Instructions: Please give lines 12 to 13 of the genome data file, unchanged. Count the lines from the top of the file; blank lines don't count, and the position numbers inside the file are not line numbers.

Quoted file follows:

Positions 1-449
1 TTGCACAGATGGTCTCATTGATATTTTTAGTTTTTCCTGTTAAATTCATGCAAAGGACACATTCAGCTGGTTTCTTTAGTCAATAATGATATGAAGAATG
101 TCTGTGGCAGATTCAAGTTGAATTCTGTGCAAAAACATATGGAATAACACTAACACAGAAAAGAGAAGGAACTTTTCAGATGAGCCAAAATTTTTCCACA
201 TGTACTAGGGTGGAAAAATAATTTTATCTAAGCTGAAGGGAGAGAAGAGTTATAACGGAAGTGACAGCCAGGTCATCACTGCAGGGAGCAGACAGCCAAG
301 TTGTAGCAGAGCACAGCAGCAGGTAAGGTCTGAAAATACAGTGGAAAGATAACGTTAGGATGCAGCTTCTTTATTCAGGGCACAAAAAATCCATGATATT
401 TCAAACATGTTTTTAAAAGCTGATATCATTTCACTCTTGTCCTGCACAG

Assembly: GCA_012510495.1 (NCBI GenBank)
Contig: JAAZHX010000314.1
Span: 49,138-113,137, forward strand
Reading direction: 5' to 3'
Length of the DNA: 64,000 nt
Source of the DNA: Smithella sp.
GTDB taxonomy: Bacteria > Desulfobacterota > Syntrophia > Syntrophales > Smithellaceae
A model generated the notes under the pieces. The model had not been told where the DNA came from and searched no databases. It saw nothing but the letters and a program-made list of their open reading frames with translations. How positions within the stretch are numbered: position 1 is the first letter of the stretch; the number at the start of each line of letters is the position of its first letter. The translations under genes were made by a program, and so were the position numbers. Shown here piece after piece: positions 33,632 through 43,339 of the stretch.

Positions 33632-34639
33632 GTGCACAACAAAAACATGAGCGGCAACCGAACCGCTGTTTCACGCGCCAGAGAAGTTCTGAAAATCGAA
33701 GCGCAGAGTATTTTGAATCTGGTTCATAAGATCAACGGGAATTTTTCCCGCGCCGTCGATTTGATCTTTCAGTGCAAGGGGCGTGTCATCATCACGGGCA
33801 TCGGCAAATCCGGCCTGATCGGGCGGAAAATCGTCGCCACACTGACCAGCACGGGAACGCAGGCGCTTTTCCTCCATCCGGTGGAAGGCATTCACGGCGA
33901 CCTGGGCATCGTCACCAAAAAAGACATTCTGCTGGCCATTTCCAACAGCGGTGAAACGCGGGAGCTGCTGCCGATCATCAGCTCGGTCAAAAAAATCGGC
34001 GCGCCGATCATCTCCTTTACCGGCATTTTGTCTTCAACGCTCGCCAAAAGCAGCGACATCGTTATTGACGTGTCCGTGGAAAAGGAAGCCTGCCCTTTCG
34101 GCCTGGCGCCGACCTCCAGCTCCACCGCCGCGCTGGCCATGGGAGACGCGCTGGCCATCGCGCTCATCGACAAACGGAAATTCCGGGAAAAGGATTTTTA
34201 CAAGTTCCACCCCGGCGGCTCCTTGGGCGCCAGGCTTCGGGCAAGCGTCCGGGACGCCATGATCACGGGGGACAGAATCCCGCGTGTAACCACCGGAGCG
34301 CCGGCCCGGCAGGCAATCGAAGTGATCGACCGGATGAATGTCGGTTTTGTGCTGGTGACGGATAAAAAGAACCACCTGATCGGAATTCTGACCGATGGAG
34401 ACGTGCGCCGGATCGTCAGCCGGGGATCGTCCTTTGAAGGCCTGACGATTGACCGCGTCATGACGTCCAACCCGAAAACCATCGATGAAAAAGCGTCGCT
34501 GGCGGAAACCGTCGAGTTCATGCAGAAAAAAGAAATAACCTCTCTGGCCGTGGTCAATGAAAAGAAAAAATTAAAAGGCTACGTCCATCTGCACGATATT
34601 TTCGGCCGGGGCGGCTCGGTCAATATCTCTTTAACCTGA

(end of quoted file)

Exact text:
Source of the DNA: Smithella sp.
GTDB taxonomy: Bacteria > Desulfobacterota > Syntrophia > Syntrophales > Smithellaceae